There was a fantastic article in the New York times recently about Google’s efforts to build the best teams. It’s worth reading if you’re hoping to improve your corporate culture and continue striving to understand how to build the best teams. In my opinion the strongest take away from the article is no surprise. It’s that emotional interactions, dialogue, who we are and how we treat each other are vital.
- Have your leaders listen – My very first rule for how to build the best teams is to forgo top down leadership within your meeting. Great leaders know that one of their most important jobs is to listen. Why have a meeting if not to listen and get input from team members?
- Create a culture of dialogue – Yes, agendas are necessary and they can be great. But strict adherence to the clock and the agenda can kill the vibe in a meeting. When was the last time you got everything done on your to-do list for a given day? Treat meetings the way you’d treat yourself in that you allow conversation, brainstorming and stepping off agenda to honor people’s ideas and feelings.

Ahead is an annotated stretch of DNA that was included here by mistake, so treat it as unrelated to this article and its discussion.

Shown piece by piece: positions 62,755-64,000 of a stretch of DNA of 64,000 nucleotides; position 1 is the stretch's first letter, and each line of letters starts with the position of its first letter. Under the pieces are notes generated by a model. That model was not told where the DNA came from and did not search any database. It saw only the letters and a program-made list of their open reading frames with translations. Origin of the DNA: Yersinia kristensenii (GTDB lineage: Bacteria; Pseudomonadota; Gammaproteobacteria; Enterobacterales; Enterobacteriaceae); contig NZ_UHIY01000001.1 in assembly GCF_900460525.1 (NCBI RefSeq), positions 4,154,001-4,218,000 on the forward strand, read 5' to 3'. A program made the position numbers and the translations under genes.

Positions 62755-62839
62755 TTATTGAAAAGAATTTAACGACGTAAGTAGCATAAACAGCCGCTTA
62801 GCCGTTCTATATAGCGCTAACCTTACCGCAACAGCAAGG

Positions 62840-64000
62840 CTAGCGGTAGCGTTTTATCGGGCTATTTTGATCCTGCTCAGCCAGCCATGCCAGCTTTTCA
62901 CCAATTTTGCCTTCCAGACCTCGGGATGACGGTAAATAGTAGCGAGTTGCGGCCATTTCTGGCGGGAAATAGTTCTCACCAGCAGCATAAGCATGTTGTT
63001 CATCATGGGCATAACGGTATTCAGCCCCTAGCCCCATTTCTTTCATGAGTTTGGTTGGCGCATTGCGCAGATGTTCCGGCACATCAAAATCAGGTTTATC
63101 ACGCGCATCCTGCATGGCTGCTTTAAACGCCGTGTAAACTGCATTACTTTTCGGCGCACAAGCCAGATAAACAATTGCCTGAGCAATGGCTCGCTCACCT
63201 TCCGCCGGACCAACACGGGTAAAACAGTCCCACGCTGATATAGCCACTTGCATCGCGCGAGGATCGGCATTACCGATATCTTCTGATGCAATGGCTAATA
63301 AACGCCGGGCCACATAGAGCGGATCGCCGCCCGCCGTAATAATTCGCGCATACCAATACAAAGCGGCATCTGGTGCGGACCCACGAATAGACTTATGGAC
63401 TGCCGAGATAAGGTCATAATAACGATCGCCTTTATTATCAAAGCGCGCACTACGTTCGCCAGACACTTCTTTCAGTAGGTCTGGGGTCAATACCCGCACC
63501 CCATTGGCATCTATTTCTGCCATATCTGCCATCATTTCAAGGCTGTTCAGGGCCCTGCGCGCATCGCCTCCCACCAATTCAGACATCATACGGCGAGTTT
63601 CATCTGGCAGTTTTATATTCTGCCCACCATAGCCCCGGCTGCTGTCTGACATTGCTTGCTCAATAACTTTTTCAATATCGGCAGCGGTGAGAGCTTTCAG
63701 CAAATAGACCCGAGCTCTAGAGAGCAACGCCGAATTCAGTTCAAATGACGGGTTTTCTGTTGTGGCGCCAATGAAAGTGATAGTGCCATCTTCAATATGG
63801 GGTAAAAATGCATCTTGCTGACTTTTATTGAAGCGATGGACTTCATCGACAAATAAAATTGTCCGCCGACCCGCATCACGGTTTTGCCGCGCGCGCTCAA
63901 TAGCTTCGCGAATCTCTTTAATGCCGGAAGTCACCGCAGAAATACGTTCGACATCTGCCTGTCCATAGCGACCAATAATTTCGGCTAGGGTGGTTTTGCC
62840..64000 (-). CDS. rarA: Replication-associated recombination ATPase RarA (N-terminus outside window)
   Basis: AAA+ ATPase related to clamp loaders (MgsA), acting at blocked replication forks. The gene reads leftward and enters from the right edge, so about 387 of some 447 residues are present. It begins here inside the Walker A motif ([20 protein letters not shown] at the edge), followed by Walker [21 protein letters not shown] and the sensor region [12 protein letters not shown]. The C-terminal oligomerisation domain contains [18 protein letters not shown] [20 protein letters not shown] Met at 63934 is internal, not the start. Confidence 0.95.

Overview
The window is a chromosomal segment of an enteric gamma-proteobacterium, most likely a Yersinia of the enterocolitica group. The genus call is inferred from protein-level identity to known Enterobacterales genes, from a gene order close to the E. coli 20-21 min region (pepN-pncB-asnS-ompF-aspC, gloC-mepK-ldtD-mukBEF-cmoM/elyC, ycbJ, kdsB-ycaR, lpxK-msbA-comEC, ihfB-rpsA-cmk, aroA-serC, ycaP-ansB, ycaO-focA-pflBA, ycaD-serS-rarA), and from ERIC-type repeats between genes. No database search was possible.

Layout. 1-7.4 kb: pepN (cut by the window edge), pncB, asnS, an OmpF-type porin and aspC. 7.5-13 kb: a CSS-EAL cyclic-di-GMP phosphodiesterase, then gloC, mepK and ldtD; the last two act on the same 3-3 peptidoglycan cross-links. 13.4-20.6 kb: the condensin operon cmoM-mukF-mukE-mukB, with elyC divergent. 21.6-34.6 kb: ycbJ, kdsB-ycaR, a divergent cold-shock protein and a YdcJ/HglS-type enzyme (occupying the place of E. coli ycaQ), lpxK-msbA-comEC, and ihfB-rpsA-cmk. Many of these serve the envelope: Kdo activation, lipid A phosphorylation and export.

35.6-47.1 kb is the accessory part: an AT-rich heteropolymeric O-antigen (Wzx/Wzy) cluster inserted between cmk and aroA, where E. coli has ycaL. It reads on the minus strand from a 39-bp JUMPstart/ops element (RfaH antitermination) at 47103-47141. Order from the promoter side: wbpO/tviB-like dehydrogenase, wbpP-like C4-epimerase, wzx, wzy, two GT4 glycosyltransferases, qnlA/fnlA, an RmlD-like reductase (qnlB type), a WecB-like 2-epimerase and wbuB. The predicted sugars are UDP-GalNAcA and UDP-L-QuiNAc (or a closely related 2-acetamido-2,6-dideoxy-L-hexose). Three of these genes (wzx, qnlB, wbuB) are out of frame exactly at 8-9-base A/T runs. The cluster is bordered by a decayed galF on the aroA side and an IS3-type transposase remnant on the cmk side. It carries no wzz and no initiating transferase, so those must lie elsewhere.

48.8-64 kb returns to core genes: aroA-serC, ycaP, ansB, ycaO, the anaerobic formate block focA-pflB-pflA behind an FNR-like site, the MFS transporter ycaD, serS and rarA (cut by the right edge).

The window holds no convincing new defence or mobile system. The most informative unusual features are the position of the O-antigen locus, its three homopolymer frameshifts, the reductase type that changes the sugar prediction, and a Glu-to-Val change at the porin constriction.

- Meeting follow up – Know that most meetings are either beginnings or continuations of a project. And know that sometimes people need to follow up on personal interaction of a meeting. Perhaps you accidentally shut someone down or weren’t aware of someone’s desire to contribute to an idea thread. Create a culture that allows your team members to follow up with each other, even if it’s only about a feeling that transpired during the meeting.
How To Build The Best Teams with Outside Help
Of course I’m partial to having you bring in a team building facilitator when it’s appropriate. And no lie, I’m partial to my own program because team building through song speaks to building positive culture, empathy and trust. But in general, a well facilitated, genuinely fun, (engaging), team building program, whatever it is, can be a great way to start you off on your efforts to build the best teams.